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Singer And Activist Buki Domingos Named A KPBS Community Hero For Raising Awareness About Human Trafficking

Buki Domingos, who speaks and performs locally to raise awareness about the issue of human trafficking, has been named a KPBS and National Conflict Resolution Center Community Hero.

“I realized that the only way to overcome human trafficking is to educate people and to organize around the issue because maybe people have the misconception that the people who are trafficked are poor or uneducated or just desperate girls wanting to come to America,” she said. “But as we have learned from researchers, human trafficking has many faces and it has nothing to do with your socioeconomic status.”

Domingos is a professional singer and nurse, who is fluent in five languages. Born in Nigeria, she came to the United States six years ago and unknowingly became enmeshed in a human trafficking scheme. She was forced to perform as a singer without pay, she said.

According to the Department of Homeland Security, human trafficking involves the use of force, fraud, or coercion to obtain some type of labor or commericial sex. The topic is increasingly in the news. In July, the late Jeffrey Epstein, a wealthy money manager, was charged with sex trafficking and faced up to 45 years in prison.

Locally, human trafficking is San Diego’s second largest underground economy after drug trafficking, with an estimated revenue of $810 million, according to a study by two professors at the University of San Diego and Point Loma Nazarene University.

Domingos, who has four children, said she managed to escape her situation five years ago. She first began speaking about the topic in 2016, when she was asked to participate in UCSD’s Global Empowerment Summit. Since then she has used her voice in song and speeches at other forums and rallies to raise awareness about human trafficking. She wrote many of the songs she performs, she said.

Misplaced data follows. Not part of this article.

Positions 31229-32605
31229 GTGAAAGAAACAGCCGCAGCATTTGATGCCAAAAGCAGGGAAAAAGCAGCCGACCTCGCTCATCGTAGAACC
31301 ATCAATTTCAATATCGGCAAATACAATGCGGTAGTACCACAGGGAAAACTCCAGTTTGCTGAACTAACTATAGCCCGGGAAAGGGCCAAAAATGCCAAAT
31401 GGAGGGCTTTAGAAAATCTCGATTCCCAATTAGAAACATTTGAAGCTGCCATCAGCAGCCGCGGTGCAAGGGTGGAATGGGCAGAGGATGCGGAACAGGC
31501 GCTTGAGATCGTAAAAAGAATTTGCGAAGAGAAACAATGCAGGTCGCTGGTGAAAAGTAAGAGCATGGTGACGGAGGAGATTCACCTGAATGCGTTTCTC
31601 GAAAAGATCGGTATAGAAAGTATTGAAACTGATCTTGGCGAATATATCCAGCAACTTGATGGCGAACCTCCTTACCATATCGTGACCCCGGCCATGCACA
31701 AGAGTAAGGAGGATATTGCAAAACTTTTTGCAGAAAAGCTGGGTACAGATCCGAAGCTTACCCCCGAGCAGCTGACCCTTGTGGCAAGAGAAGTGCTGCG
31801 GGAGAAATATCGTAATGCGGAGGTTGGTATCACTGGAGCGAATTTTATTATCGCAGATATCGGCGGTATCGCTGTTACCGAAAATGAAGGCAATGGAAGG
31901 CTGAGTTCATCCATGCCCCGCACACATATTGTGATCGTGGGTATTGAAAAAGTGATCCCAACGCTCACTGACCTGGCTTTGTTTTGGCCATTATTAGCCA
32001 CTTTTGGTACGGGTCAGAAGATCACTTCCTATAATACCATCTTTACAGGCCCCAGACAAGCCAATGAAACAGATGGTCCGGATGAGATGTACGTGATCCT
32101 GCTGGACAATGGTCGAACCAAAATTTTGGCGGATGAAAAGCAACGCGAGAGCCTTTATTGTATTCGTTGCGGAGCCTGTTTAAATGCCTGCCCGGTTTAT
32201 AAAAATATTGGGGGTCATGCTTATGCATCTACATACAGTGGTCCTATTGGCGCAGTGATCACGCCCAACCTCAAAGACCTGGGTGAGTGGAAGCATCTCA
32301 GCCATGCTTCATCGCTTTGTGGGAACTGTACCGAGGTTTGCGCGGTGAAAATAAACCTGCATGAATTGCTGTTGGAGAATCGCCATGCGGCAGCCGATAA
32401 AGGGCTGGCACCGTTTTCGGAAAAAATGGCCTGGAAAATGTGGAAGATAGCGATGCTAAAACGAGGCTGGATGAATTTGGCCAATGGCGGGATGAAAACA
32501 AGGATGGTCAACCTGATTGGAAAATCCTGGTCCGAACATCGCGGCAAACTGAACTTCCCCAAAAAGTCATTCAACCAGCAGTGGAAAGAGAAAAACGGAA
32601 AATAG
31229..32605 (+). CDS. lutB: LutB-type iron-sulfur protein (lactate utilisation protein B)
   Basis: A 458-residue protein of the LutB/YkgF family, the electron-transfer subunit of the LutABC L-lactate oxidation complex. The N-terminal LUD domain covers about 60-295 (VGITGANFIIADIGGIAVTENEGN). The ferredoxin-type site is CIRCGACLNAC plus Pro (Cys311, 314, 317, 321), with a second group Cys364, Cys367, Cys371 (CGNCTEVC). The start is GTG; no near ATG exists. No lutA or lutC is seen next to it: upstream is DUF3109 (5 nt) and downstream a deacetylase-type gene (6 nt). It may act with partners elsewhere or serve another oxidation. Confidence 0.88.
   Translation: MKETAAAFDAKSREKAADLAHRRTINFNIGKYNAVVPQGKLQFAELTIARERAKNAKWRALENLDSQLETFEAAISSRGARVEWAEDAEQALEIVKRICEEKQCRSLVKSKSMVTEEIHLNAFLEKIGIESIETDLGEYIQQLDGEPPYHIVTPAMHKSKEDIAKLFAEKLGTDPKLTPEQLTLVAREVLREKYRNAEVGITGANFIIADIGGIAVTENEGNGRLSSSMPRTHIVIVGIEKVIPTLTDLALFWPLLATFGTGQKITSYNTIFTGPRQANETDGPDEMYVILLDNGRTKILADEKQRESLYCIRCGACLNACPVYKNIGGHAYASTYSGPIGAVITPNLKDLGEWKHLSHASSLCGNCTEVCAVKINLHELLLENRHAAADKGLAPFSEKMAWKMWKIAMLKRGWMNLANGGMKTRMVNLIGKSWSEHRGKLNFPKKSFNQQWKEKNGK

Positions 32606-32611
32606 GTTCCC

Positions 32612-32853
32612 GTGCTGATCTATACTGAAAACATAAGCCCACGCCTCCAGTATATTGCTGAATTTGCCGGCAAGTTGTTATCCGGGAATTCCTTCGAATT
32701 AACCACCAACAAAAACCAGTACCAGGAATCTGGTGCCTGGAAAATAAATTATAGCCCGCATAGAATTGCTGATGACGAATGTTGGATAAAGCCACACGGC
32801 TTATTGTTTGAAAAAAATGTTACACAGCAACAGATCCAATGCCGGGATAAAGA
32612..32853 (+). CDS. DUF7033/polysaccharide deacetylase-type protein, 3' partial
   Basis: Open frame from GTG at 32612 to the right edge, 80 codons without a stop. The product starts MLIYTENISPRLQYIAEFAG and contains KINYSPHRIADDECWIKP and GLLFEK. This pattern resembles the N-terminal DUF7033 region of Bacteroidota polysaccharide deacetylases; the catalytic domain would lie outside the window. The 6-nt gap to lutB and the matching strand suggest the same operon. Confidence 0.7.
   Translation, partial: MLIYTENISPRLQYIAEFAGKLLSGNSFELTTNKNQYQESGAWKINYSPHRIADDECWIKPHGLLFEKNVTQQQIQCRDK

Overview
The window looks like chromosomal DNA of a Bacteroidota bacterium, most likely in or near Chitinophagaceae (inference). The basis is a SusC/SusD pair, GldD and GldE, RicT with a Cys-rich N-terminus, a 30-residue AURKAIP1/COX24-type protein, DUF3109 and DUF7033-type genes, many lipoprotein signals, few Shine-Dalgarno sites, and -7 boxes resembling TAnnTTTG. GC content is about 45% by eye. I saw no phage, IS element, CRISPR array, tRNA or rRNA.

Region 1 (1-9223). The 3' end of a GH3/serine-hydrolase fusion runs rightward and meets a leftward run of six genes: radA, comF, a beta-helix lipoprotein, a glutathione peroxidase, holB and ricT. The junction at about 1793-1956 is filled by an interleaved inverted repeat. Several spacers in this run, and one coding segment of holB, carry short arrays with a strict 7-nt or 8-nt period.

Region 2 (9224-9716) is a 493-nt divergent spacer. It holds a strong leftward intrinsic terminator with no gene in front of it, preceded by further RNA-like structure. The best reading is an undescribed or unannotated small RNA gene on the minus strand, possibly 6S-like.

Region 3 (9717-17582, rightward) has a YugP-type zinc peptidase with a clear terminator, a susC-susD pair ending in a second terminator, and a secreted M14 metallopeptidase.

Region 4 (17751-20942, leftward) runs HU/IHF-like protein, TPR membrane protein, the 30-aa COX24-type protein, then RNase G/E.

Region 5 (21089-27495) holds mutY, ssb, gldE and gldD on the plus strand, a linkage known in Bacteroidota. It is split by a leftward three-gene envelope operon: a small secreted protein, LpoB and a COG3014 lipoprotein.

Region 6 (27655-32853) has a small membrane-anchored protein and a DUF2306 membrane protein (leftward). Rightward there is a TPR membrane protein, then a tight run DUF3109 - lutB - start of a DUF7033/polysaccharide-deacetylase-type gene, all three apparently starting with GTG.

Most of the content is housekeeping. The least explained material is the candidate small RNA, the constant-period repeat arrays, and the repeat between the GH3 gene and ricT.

Domingos is also the board chair of Activist San Diego, a non-profit organization that promotes and facilitates networking among social justice organizations. The organization has a radio station, where Domingos co-hosts a show. Along with other topics, Domingos talks about human trafficking on the air. Her particular focus is black immigrant women.

“They don't necessarily have the same information,” she said. “They don't necessarily have the same resources and that's why the show is named Alafia: Voices of the African Diaspora.”

She arrived in San Diego County in 2014 and was referred to Casa Cornelia Law Center, a nonprofit law firm that provides legal services to victims of human and civil rights violations. It was through Casa Cornelia that Domingos became aware of the forms of human trafficking and she came to the realization she had been a victim, she said.

Now Domingos raises awareness about human trafficking whenever she can.

“Every time I speak in front of a microphone anywhere, I hope that the person who needs to hear it is listening,” she said. “I cannot emphasize enough that there is not one particular face of human trafficking.”

It can be anybody, she said.


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